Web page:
Urbana Class of '62 reunites; alum on trail of classmates

Urbana Class of '62 reunites; alum on trail of classmates

We are loyal, We are true, We're the Class of '62

The person who keeps the 1962 Urbana High School alumni loyal to the class motto and class get-togethers is Linda Racer Ogle of Champaign.

"I'm the glue that keeps us together," Ogle admitted. "I get calls all the time from people who want addresses of classmates."

A U.S. map she peppered with location pins shows about one-third of the class of 245 in Champaign County, one-third in other areas of Illinois and one-third scattered throughout the country.

The classmates meet Saturday night for a reunion at the Laborers Union Hall in Urbana.

They will reminisce about wearing saddle shoes to typing class, hanging out in the parking lot of Steak 'n Shake or inside the Tiger's Den and carrying around their 45 rpm records to spin on any available record player.

Ogle will have all of the paraphernalia on display – from her saddle shoes and typing text to a car window tray and dishes from the popular Steakburger restaurant.

"The Steak 'n Shake by Carle was the biggest hangout," Ogle said. "Third (most popular) was the one on Green Street. We never went inside. When the first row of parked cars left, everyone moved up a slot. Cokes cost 10 cents and you sipped them forever."

To be sure, big news in a 1998 class newsletter – also spearheaded by Ogle – was the closing of both of the restaurants and their replacement with three new Steak 'n Shakes.

The class' second most popular hangout was the Tiger's Den on South Race Street, site of today's Iron Post and a parking garage.

"It cost 10 cents to get into the Friday night dance," Ogle said. "Outsiders, from Champaign, had to pay a quarter. A high school student would be spinning records and we'd drop off our favorites to be played."

Sometimes, students from the early 1960s went to Dog n Suds, which also had carhop service. Ogle collects and displays trays and glasses from that drive-in too.

She has used lots of commercial glue to assemble posters to display grade school pictures from the classes that fed students into UHS: Webber, Lincoln, Leal and Wiley. She still is trying to find class pictures from Washington and St. Mary elementary schools.

Ironically, Ogle is in none of those pictures. She labels herself as "an outsider" who came to UHS as a sophomore when her family moved from Indiana.

"Everybody already had their little groups formed," she said. "A neighbor introduced me to Janice Brown, who showed me around and helped me fit in. We're still good friends."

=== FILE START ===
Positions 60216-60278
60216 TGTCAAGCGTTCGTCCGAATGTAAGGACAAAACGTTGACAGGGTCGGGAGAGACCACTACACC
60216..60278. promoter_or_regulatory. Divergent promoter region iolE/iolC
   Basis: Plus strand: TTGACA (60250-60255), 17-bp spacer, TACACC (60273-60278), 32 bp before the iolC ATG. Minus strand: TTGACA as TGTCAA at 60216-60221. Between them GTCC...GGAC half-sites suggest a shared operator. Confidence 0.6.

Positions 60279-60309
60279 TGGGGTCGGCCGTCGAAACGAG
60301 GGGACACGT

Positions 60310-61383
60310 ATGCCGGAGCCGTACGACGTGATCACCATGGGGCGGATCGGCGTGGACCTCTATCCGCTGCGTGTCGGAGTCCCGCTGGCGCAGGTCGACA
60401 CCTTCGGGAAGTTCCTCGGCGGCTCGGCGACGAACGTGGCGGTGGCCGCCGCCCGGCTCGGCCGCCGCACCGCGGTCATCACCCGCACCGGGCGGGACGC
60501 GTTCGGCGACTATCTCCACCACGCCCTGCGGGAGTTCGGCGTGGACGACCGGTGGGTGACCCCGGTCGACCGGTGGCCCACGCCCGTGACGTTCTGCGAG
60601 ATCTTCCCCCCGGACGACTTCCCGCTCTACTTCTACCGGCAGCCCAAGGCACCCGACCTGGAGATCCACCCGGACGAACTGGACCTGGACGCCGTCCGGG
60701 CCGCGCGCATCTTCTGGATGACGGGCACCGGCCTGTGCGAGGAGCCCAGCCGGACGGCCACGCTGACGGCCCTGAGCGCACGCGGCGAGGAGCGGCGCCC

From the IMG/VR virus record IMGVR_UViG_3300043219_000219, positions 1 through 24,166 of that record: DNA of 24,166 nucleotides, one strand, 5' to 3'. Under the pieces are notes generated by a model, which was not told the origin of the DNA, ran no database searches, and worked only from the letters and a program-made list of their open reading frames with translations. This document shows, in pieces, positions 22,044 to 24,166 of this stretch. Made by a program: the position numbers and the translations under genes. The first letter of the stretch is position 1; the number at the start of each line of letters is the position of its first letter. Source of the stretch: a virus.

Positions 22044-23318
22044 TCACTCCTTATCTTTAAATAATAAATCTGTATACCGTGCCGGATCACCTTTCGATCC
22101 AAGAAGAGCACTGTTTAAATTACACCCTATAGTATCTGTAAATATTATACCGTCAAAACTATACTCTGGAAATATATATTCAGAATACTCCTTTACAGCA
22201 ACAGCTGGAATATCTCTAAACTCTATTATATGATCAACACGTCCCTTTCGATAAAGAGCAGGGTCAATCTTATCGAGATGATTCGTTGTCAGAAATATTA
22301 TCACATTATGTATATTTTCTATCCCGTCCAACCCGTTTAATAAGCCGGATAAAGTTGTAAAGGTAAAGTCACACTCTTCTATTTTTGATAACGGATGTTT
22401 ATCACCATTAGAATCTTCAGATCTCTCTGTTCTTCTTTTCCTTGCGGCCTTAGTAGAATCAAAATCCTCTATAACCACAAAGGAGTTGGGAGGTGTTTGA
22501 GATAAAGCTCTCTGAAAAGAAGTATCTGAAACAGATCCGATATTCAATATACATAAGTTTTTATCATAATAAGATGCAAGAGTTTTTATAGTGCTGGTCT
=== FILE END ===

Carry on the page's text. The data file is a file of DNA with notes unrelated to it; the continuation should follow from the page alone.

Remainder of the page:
Janice Brown Roy now lives in Philo.

The Class of '62 got its food recipes from Hazel Hasty; sports training and driving lessons from Oscar Adams; music lessons from Robert Jorgensen; and math problems from Marie Bauer. They learned world history and sociology from Taylor Thomas, before he became an assistant principal and assistant superintendent who set the rules.

Several members of the faculty came to early reunions of the Class of '62.

Those parties occurred at logical milestones: 1972, 10 years after graduation; 1982, at the 20-year mark; and 1987, the 25-year anniversary.

But the classmates also got together in 1994 to celebrate their 50th birthdays. They wore orange and black T-shirts printed with "50 and still a tiger" to commemorate the school colors and mascot. They also assembled in 2000 just because it was the millennium.

Now, there is a monthly luncheon for women from the class. It started when Vicki Moore Hankins came back from Oregon for a visit. The lunch usually happens on the third Wednesday of the month, but if an out-of-town female classmate visits during another week, the lunch date is changed to include her.

Some of their best-known class members are Tom Powell, a former director of Cunningham Children's Home; Fred Cash, a former Chief Illiniwek; Carl Webber and Bill Goldstein, attorneys; Nancy Risser, Miss Rosemary, school royalty named for the yearbook, and a hospital administrator who lives in Massachusetts; and the late Connie Conerty Difanis, homecoming queen, who owned a day care business.

Several classmates died under mysterious and/or tragic circumstances.

The first class death was that of Frances Elizabeth Cornelius only one year after high school graduation. Ranked tops academically, she went to Wellesley College in Massachusetts, but apparently hung herself in the woods near campus.

Alexander "Alec" Shimkin was a reporter for Newsweek magazine during the war in Vietnam. His death has been listed as 1972, but his body was never found.

Jean Ellen St. Clair Metz was traveling with her lawyer husband to celebrate his victory in a big case when their airplane crashed into Lake Michigan in 1977.

Ogle also sticks like glue to her determination to find all her classmates from 1962.

"At one time, I had it down to only three missing, but now it's more like 12," she said.

"We left no stone unturned to find them. I called friends, family and spent hours at the library. Other classmates have helped me by saying, 'You know, she used to live near her aunt,' but I didn't know that because I was not a long-term Urbana resident. So then I'd start calling neighbors of that aunt."

Ogle found the class's two international exchange students because she had a copy of The Echo, the school newspaper, that mentioned both wanted to become doctors. She searched medical directories online.

Homayoun "John" Faghini-Shirazi from Iran is a psychiatrist in Massachusetts. Curkan "Al" Altuna from Turkey is a dentist in Canada.

"I've got a file on every person in the class," she said. "The only trouble is that because I keep track of everyone's whereabouts, everyone thinks I know all the gossip, and I don't."

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